Home media[edit]

Amazing Grace was released in the United States on digital download and DVD on 6 August 2019, by Universal Studios.[30][31] In the UK, StudioCanal released the film on DVD, digital and Blu-ray on 2 September 2019.[32] The film debuted at No. 2 on the U.S. Billboard Music Video Sales chart on 17 August 2019. The following week it reached No. 1 replacing Live from the Artists Den by Soundgarden, based on sales of DVDs and other formats.[33] The film debuted at No. 1 on the UK Official Music Video Chart (OCC).[34] Amazing Grace grossed $705,618 on Domestic DVD Sales, with 30,800 units sold.[35]

In 3 October 2019 Amazing Grace became available on streaming media Hulu.[36]

Chart (2019) Peak
position
Ref(s)
U.S. Music Video Sales (Billboard) 1 [33]
UK Official Music Video Chart (OCC) 1 [34]

Reception[edit]

Box office[edit]

Amazing Grace grossed $4,450,454 in the United States and Canada, and $739,664 in other territories, for a total worldwide gross of $5,190,118.[35] On its domestic opening weekend the film grossed $57,353, averaging $19,118 per location.[37][38] The film earned $111,389 during its awards' qualifying run in December.[39] Upon its general release on 5 April, the film made $88,098 in its opening weekend across 8 screens finishing 30th at the box office. In its second weekend it made $349,082, a 296% increase and $603,302 in its third and highest, the film was added to 132 theatres over the previous week for a total of 190.[35]

Other territories[edit]

In the United Kingdom it was released on 10 May 2019, by StudioCanal and grossed £166,593 on its opening weekend in 69 cinemas,[40] and grossed a total of £586,110 ($740,412) over a four-week period.[40] In Norway it grossed a total of $116,724 in its first week on 57 screens and $53,241 on 53 screens on its second weekend for a total of $258,667. By the fourth weekend it increased to 56 screens for a box office total of $444,083.[41] It was released in Australia on 29 August, making $132,675 on its opening weekend ranking twelfth and $94,199 on its second grossing a total of $370,187.[41]

Critical response[edit]

On the review aggregator Rotten Tomatoes, the film holds an approval rating of 99% based on 130 reviews, with an average rating of 8.76/10. The website's critical consensus reads, "Brilliantly capturing a remarkable performer near the peak of her prodigious power, Amazing Grace is a thrilling must-watch documentary for Aretha Franklin fans."[42] Metacritic, which uses a weighted average, assigned the film a score of 94 out of 100, based on 27 critics, indicating "Universal acclaim".[43]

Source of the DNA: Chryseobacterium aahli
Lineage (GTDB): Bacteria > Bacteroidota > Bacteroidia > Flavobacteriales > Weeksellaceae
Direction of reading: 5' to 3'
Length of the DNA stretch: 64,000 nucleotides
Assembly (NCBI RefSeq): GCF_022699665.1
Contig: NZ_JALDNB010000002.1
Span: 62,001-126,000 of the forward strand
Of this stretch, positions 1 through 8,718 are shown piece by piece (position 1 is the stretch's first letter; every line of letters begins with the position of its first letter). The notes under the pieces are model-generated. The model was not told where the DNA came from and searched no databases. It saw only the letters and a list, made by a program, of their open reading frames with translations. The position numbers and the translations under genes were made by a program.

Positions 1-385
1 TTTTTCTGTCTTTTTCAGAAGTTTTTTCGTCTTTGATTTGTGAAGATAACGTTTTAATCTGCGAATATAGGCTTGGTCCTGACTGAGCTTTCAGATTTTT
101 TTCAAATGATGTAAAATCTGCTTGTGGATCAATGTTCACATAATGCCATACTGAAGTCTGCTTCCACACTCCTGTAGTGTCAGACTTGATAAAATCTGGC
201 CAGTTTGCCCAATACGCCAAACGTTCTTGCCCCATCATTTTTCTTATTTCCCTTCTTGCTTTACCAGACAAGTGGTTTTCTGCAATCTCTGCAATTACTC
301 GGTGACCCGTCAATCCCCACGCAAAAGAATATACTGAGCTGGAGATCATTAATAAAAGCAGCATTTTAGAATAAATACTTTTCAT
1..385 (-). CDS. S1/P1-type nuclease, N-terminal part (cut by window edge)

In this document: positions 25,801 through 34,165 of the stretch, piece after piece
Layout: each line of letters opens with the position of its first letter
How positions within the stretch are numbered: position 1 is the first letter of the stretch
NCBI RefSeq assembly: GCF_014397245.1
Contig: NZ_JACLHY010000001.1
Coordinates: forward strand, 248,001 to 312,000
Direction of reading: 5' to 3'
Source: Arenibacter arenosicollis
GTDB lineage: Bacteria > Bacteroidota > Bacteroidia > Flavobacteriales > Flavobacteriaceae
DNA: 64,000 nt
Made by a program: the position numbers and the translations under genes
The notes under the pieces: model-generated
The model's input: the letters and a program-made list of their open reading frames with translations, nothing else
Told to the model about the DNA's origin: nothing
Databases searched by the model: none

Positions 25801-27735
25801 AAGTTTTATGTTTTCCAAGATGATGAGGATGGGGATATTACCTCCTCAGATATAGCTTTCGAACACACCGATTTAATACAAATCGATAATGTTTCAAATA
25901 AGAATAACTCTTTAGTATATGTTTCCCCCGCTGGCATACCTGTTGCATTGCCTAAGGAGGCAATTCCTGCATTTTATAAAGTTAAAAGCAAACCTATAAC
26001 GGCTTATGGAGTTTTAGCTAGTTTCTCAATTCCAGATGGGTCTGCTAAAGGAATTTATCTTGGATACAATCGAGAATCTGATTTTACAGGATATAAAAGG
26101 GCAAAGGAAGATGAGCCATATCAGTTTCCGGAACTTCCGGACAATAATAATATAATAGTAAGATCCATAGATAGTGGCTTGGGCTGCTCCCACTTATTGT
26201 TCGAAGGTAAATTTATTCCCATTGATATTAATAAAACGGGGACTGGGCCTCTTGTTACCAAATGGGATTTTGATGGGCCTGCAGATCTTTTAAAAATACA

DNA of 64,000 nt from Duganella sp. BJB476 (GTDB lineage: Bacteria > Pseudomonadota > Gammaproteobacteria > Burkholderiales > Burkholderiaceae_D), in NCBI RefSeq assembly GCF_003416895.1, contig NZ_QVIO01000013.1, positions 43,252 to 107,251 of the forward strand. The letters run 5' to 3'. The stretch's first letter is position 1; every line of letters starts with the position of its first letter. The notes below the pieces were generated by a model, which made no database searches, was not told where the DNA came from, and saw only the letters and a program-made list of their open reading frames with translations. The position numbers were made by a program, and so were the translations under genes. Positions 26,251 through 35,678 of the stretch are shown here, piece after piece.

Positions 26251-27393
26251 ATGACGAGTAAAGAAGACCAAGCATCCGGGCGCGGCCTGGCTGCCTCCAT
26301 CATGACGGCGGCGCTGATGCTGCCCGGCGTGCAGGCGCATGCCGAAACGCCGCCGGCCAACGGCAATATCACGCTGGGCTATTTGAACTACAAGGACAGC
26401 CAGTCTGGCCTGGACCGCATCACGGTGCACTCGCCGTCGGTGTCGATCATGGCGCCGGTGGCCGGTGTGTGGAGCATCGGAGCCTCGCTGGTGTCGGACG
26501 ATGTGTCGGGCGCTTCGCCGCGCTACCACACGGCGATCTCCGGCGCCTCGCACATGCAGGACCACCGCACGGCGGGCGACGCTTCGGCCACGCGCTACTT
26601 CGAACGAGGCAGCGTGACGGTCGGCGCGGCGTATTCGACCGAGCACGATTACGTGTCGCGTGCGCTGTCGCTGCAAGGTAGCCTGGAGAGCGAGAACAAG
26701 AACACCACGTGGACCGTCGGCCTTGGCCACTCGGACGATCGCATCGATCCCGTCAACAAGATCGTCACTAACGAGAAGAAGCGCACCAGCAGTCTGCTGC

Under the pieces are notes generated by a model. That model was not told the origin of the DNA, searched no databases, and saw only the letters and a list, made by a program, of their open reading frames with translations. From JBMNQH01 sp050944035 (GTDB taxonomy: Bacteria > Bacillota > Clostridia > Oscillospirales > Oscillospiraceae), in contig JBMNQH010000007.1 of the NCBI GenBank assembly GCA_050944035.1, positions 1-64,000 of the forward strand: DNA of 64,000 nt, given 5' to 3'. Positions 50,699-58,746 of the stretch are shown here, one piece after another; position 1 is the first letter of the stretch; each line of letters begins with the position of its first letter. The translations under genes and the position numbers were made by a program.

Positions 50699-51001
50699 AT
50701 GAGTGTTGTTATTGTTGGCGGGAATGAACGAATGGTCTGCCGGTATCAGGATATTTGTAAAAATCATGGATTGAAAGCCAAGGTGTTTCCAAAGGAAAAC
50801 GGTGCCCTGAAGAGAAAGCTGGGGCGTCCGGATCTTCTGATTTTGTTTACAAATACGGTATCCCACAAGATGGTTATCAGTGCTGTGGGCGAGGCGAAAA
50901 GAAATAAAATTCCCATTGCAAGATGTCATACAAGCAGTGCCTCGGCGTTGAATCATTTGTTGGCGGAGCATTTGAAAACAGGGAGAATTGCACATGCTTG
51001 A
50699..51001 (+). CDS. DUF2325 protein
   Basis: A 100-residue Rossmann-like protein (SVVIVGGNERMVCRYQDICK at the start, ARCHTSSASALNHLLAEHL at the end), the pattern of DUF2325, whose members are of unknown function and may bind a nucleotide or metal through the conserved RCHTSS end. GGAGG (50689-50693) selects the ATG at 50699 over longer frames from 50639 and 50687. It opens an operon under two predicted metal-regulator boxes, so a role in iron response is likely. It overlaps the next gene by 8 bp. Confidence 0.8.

Odie Henderson of RogerEbert.com enthused, "Whether you're religious or not, you owe it to yourself to see this movie if the chance arises. You'll see how much love and feeling went into the construction of the resulting album."[44] Variety's Owen Gleiberman noted, "The movie reveals how the fundamental distinction between "rock 'n' roll" and "rhythm and blues" was not only racist at its core, but a way for the consumer culture to slice the God out of music that was invented as a way to talk to God."[1] Jordan Hoffman of The Guardian wrote, "The film is almost wall-to-wall music, with Franklin barely acknowledging the audience between songs."[6] The Los Angeles Times' Justin Chang wrote: "Aretha Franklin didn't transcend the gospel or gospel music; as first her album and now this marvelous documentary remind us, she did more than most to fulfill its potential for truth and beauty, devotion and art."[12]

Hoffman wrote, "And we can quibble as to whether Pollack, Elliot or credited editor Jeff Buchanan is the true author of the piece."[6] Producer Chiemi Karasawa claimed her work on the film was not compensated and filed an arbitration case against Alan Elliott upon its release.[14] Armond White of National Review criticized the film's politics, writing: "Is playing into the approval of white people the only way that bourgeois black people can think to confirm their significance? To reduce Franklin's art to the propaganda of 'empowerment' and activism disrespects the daily significance of the civil-rights movement and its basis in the sanctified church."[45]

Accolades[edit]

Award Year Category Result Ref(s).
AARP Movie Awards 2019 Best Documentary Nominated [46]
Black Reel Awards Outstanding Documentary Nominated [47]
Christian Science Monitor 2018 Top Ten Best Films of 2018 3rd Place [48]
Critics' Choice Movie Award for Best Documentary Feature 2019 Best Archival Documentary Nominated [49]
Best Music Documentary Nominated
Central Ohio Film Critics Association 2020 Best Documentary Nominated [50]
Detroit Film Critics Society 2019 Best Documentary Nominated [51]
Dublin Film Critics' Circle Best Documentary 6th place [52]
National Society of Film Critics Awards Best Non-Fiction Film Nominated [53]
NAACP Image Awards Outstanding Documentary Won [54]
Rotten Tomatoes Top 100 Movies Of 2019 20th place [55]

References[edit]

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External links[edit]